The Alpha and Omega for So Many Exercises
"Step one: Rack the kettlebell." You will hear it, read it or think about it every time you decide to perform kettlebell presses, squats, lunges – and the list goes on.
The kettlebell clean is a way to bring the KB from the floor up to your chest, where it will rest comfortably on your forearm with minimal strain on your muscles (rack position) – a fundamental skill for anyone using kettlebells.
The kettlebell clean is crucial starting move for so many exercises and it is a true full body exercise in it's own right. Find out what to do and how to do the kettlebell clean here.
Check out this video of Rebecca showing us how it's done.
The kettlebell clean is a dynamic movement and the fastest and most efficient way to bring the kettlebell from the swing into the rack position, and the safest way to rack two kettlebells at once.
Kettlebell Clean Form
Unlike the kettlebell swing, think of the direction of the KB as vertical rather than in an ark. ending at the chest level – in the rack position
1. Set up as if you were to perform a single-arm swing: with your feet about hip-width apart and the kettlebell placed about a foot away from the tip of your big toe. Throughout the movement, your weight should remain on your heels – not move onto your toes.
2. Reach down for the kettlebell by hinging at the hips and maintaining hamstring tension and squeeze its handle. Activate your shoulder blades by pulling your shoulders down and back.
3. Swing the bell back between your legs, maintaining a neutral spine (not rounding your lower back).
4. Now forcefully push your hips forward and extend your knees – to propel the bell up. To do that, squeeze your glutes and abs – to get a solid platform throughout your core. Slightly retract your shoulder – so that the bell gets into a more vertical trajectory, moving close to the body rather than away from it. Keep your upper arm close to your torso as if the elbow was glued to your side.
5. As the kettlebell reaches your chest level, it should softly roll around your wrist and softly (softly!) land on your forearms. In the racked position, the body of the kettlebell is resting on your forearm, and your elbow stays connected to your torso. Your hips and knees should be locked out, and your core should remain tight.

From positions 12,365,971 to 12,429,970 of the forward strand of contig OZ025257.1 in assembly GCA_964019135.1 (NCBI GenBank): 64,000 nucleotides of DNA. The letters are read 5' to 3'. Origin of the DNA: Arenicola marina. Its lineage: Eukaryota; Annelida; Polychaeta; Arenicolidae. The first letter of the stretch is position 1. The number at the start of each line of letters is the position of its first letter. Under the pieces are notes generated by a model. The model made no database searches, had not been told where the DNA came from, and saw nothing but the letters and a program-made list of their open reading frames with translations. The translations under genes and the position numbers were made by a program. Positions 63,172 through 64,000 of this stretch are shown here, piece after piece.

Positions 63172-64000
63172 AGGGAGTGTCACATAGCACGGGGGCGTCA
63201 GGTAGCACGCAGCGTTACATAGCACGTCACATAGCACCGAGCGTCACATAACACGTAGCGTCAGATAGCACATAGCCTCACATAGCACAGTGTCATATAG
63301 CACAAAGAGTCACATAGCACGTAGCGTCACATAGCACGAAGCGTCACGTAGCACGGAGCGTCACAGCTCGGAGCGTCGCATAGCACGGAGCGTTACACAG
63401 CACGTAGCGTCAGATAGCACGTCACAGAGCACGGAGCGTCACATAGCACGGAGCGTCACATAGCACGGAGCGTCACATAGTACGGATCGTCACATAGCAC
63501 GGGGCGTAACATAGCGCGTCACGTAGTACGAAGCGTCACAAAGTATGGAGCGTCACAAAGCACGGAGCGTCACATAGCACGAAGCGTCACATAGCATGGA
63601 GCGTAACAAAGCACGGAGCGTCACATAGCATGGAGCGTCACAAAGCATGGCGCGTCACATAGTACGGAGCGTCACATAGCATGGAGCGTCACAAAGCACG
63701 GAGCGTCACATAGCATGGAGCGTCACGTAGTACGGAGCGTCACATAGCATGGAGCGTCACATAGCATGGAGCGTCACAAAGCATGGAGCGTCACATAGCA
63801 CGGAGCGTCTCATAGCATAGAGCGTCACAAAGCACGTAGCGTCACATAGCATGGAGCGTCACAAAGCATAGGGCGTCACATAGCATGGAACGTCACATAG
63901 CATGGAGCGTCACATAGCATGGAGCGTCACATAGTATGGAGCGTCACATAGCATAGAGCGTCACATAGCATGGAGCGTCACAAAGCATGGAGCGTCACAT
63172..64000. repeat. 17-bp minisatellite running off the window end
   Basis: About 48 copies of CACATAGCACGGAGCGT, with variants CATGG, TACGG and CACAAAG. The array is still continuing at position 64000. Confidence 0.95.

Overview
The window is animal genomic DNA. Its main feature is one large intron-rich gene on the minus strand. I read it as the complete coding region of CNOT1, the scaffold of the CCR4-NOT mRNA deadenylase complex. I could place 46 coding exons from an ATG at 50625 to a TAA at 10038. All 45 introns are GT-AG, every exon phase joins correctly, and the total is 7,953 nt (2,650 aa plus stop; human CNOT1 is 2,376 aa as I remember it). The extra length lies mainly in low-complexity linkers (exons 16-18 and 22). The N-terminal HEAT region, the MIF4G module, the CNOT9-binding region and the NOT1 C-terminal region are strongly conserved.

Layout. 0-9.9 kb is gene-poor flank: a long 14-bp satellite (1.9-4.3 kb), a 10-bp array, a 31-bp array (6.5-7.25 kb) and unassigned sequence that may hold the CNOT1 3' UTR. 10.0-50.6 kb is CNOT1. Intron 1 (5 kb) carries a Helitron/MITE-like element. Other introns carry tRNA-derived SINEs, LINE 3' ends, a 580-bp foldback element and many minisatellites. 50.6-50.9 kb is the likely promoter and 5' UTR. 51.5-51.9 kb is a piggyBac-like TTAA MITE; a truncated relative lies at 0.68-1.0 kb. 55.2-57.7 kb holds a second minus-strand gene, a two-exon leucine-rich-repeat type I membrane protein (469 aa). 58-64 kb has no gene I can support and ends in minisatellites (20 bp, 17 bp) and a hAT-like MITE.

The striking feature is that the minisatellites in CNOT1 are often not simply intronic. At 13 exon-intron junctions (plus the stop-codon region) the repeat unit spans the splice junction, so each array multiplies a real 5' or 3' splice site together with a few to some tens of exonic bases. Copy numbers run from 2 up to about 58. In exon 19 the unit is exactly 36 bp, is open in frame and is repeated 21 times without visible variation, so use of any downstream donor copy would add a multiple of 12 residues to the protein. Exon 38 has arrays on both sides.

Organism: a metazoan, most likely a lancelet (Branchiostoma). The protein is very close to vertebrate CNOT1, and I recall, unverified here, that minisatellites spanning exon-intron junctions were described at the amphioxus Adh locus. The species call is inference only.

6. Now, send the kettlebell down between your legs. As you do it, make sure that your arm goes completely straight: if you try to keep it bent on the backswing, you may put unnecessary strain on your muscles. Throughout the movement, keep the upper arm connected to the torso: in the backswing, the kettlebell should also move close to your body.
Frequent Mistakes and How to Avoid Them
1. Untamed arch, aka throwing the bell too far. If the bell travels too far from your body, instead of a more vertical arc, you will punish your forearm and wrist: at the top of the movement, the bell might slam them violently instead of a smooth and controlled landing. Keep your elbow connected to your body all the way through. Helpful tip: as you clean the bell up, imagine that there is a wall right in front of you, and you have to avoid hitting it with the bell.
2. Curling the bell into the rack position. You do not rack the bell with your arm: it is not a bicep curl. Instead, use a powerful hip hinge to propel that heavy, metal baby up into the air.
3. Shrugging your shoulders. A continuation to the previous point: when you propel the bell up, do not shrug your shoulders – it may cause unnecessary and avoidable back pain. Shoulders should remain tucked in their safe pockets throughout the movement. Use the explosive power of your hips to move the bell up.
4. Bending wrists. Do not use the barbell grip on a kettlebell. In the racked position, your wrists should remain straight, with your knuckles pointing up. Bent wrists will hurt, put pressure on elbows and shoulders, increasing the risk of trauma.
Benefits of the Kettlebell Clean
Does it provide other benefits, apart from prepping you for other kettlebell movements? You bet!
Among others, the merits of a kettlebell clean include: